Why stories and conversation are important to mental health

Mental health in focus: Janine Cullen, Emily Squires and Brendan Bate. Pictures: Greg Ellis.
Mental health in focus: Janine Cullen, Emily Squires and Brendan Bate. Pictures: Greg Ellis.

The importance of stories in talking about the subject of mental health was highlighted at a Corporate Mental Health Lunch in Wollongong on Friday.

Three different perspectives were given by guests Emily Squires, Emma Blee and Professor Peter Caputi.

Mrs Squires, in a Q&A with Brendan Bate, shared her personal story of losing both her father and husband to mental health and reflected on how difficult it can be to see the signs. She hoped by sharing her story and experiences it would help others.

As Australia Post’s head of enterprise safety Mrs Blee talked about managing mental health in the workplace, developing strategies and how managers need to also be aware of their own needs if they are going to do the best for their employees.

She revealed the challenges of managing mental health in a workplace with 34,000 employees. Many of whom are out in the field in 20,000 vehicles daily across Australia. But Ms Blee said the same principles apply to workplaces of all sizes. She also shared some of her own personal challenges and how she addressed them.

University of Wollongong head of psychology Prof Caputi revealed some of the findings from the latest research on mental health in the workplace.

His research papers have been published internationally. But he started his presentation by reflecting on what a great job the previous speakers had done sharing their own personal experiences.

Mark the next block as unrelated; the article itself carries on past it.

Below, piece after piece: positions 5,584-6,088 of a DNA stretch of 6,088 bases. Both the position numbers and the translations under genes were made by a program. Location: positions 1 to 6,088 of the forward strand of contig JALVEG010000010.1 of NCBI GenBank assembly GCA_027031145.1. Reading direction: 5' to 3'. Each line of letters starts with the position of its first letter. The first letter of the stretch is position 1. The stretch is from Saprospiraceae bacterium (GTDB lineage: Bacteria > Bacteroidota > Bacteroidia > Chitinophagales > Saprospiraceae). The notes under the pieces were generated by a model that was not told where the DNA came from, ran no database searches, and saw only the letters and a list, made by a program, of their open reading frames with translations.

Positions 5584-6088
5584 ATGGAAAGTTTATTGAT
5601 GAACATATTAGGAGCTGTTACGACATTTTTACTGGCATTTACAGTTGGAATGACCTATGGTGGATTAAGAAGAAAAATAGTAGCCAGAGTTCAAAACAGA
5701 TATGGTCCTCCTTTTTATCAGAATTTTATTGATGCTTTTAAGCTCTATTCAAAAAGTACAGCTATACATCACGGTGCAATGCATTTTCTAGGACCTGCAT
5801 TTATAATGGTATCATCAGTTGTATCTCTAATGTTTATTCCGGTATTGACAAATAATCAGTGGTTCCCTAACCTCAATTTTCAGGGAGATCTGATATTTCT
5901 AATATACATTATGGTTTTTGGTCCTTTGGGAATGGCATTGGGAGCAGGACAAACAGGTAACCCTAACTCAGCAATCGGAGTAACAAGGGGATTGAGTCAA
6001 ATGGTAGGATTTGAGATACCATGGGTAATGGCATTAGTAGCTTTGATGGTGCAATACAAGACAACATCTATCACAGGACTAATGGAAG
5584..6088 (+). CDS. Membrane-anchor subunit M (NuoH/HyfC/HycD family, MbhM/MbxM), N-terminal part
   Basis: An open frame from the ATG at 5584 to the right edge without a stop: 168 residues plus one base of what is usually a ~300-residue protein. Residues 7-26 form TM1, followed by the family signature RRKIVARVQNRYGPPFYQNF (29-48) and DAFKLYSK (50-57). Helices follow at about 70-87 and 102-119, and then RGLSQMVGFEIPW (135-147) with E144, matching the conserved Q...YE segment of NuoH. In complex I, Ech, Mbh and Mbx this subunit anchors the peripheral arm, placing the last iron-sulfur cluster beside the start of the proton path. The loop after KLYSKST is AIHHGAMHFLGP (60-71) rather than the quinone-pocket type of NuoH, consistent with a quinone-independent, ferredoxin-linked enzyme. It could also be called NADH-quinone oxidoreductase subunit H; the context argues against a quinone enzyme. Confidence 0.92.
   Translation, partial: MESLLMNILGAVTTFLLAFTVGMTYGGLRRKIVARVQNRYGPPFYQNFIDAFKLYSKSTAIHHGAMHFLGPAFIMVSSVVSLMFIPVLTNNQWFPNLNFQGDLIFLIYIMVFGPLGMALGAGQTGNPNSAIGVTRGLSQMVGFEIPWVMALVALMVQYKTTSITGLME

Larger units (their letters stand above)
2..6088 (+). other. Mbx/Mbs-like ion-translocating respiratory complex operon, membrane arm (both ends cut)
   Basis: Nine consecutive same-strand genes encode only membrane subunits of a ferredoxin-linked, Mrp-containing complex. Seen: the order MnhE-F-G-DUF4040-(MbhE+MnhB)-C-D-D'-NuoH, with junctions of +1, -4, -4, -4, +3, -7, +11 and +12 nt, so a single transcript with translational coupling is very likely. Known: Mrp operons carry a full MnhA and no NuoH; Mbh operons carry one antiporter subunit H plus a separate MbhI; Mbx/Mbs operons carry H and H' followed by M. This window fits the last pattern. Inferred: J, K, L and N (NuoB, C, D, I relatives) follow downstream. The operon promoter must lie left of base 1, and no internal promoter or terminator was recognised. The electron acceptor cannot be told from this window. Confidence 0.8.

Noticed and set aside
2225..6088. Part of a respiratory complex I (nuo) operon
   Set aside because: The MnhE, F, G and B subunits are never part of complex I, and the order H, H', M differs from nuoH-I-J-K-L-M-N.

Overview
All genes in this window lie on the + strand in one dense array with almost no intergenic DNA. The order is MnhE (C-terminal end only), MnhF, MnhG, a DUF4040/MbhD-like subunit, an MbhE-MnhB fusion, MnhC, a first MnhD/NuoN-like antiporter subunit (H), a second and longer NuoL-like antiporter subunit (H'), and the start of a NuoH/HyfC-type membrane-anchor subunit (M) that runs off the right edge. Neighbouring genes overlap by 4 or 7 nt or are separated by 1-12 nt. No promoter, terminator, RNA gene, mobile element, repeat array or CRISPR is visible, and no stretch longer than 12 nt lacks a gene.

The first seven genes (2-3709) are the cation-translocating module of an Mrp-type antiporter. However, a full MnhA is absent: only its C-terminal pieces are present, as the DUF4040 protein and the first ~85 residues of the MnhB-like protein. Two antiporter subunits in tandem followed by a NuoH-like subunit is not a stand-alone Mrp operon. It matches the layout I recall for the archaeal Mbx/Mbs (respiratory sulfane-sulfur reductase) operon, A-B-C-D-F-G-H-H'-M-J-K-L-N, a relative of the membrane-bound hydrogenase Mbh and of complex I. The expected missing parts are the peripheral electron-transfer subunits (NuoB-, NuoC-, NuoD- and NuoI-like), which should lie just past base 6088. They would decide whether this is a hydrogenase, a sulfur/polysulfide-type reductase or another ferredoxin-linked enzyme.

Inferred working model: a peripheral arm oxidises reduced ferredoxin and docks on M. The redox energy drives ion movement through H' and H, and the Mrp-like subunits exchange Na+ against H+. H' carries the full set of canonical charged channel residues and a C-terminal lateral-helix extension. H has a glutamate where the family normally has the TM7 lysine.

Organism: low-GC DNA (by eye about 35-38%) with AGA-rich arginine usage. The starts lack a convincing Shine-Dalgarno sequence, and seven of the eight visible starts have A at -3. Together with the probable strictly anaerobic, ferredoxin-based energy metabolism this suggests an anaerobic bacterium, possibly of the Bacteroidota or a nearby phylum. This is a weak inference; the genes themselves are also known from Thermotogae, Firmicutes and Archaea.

“I want to thank Emma and Emily. I think what we have experienced in the two speakers before me is the power of story telling. And that is something we are losing. We are loosing the capacity to have a conversation and have a chat. And that is a very important part of the process of living with and dealing with mental health.”

Prof Caputi said men in particular need to talk more about how they are feeling.

“I think what we learnt from those stories today was a message of hope. And that is very important in the recovery process when we are dealing with serious mental illness,” he said.

“The Invictus Games are on at the moment and Prince Harry and a whole bunch of other people are talking about there stories. But underlying all of that is hope. It is a story of hope and the power of coming together as a group.

“The workplace is also a social place. It is also about people working and talking together. And connectivity is very important.”

Reflecting on research: University of Wollongong's Professor Peter Caputi emphasised the importance of being able to talk.

Reflecting on research: University of Wollongong's Professor Peter Caputi emphasised the importance of being able to talk.

All funds from the Illawarra Business Chamber hosted corporate lunch will go to One Door Mental Health Illawarra to support the Light and Hope Mental Health Clubhouse operating in Wollongong.

One Door’s chair Janine Cullen said with the help of fundraising The mental health clubhouse will soon operate five days a week. 

Managing safety in a workforce of 34,000: Australia Post’s head of enterprise safety Emma Blee.

Managing safety in a workforce of 34,000: Australia Post’s head of enterprise safety Emma Blee.

This story Why stories and conversation are important to mental health first appeared on Illawarra Mercury.